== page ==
A Comprehensive Analysis Of Roe V. Wade And Its Legality In Respect To Scientific And Christian Perspectives, Gabriella Morillo Apr 2017

A Comprehensive Analysis Of Roe V. Wade And Its Legality In Respect To Scientific And Christian Perspectives, Gabriella Morillo

Selected Honors Theses

This thesis is about the Supreme Court case Roe v. Wade and how the Court in Roe ruled a child as a “potential to life.” The Fifth and Fourteenth Amendments show that there is an expectation of privacy in regards to a woman and her doctor but it is questionable as to whether or not the expectation of privacy can cover the fetus in the womb. The question raised next is whether or not the woman has complete rights to the fetus and whether or not she can decide if the fetus has a right to live or not. Coming …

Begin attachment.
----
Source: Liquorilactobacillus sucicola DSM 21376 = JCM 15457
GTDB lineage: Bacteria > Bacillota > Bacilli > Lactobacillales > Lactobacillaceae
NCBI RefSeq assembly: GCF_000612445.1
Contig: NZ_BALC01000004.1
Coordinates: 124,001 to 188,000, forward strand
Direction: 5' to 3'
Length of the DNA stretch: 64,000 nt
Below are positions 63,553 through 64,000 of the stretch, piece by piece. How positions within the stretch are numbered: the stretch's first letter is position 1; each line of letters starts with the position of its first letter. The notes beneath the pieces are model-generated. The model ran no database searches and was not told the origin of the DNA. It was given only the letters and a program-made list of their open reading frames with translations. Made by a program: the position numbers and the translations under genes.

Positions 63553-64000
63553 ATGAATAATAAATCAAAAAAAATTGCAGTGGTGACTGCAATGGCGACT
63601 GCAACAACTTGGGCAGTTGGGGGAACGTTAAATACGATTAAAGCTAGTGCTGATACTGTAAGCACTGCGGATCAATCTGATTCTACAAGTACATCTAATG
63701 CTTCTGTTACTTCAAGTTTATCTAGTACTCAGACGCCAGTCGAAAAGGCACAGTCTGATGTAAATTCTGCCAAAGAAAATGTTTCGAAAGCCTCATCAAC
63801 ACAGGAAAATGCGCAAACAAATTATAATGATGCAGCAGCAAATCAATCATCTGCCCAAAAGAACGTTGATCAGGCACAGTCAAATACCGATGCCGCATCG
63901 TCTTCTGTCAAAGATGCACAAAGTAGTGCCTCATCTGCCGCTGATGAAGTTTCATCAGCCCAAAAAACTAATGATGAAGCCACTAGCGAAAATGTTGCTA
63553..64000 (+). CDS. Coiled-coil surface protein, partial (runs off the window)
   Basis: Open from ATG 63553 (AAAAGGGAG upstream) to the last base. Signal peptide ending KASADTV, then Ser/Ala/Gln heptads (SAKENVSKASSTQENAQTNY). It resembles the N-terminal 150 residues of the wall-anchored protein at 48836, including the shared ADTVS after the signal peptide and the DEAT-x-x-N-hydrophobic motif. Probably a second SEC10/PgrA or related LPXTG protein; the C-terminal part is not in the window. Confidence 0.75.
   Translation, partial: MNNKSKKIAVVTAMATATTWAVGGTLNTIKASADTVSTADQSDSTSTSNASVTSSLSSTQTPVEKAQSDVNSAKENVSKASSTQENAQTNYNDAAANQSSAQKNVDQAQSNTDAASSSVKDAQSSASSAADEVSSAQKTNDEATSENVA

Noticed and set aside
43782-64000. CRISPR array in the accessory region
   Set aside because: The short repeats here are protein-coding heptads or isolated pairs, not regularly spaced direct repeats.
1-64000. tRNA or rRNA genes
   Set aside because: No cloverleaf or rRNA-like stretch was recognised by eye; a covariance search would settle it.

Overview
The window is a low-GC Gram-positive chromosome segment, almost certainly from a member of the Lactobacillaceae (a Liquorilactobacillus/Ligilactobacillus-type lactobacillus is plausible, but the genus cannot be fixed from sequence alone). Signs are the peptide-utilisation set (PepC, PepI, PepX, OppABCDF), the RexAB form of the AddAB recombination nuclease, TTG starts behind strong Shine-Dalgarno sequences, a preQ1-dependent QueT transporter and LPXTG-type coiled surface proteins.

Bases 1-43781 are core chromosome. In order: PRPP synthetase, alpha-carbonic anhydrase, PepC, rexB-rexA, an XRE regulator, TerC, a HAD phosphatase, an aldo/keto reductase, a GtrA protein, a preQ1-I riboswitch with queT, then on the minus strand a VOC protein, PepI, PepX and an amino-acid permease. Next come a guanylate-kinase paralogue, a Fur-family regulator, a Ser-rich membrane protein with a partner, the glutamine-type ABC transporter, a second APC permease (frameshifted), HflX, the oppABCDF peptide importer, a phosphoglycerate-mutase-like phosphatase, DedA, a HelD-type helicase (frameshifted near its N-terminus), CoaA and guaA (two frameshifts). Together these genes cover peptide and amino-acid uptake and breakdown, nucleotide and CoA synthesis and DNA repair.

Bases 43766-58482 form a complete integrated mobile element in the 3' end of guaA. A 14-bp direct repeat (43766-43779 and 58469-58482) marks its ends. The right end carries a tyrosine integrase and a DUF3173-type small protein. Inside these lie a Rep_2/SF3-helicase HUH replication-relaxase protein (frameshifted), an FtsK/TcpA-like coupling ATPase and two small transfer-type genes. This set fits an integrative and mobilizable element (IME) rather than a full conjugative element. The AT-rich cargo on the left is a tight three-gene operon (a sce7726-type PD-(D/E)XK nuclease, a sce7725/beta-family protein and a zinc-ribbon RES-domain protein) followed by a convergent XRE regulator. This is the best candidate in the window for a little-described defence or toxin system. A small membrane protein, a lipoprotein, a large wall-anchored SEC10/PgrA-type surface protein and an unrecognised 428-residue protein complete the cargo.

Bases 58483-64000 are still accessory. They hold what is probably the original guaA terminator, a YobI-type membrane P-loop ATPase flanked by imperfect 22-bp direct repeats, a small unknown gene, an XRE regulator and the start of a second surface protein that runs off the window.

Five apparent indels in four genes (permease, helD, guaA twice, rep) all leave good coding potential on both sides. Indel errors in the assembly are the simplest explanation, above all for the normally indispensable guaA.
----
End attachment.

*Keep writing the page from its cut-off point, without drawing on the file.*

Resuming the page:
Fair For Whom? Why Debt-Collection Lawsuits In St. Louis Violate The Procedural Due Process Rights Of Low-Income Communities, Aimee Constantineau Jan 2017

Fair For Whom? Why Debt-Collection Lawsuits In St. Louis Violate The Procedural Due Process Rights Of Low-Income Communities, Aimee Constantineau

American University Law Review

No abstract provided.


Illegal Stops And The Exclusionary Rule: The Consequences Of Utah V. Strieff, Emily Sack Jan 2017

Illegal Stops And The Exclusionary Rule: The Consequences Of Utah V. Strieff, Emily Sack

Law Faculty Scholarship

No abstract provided.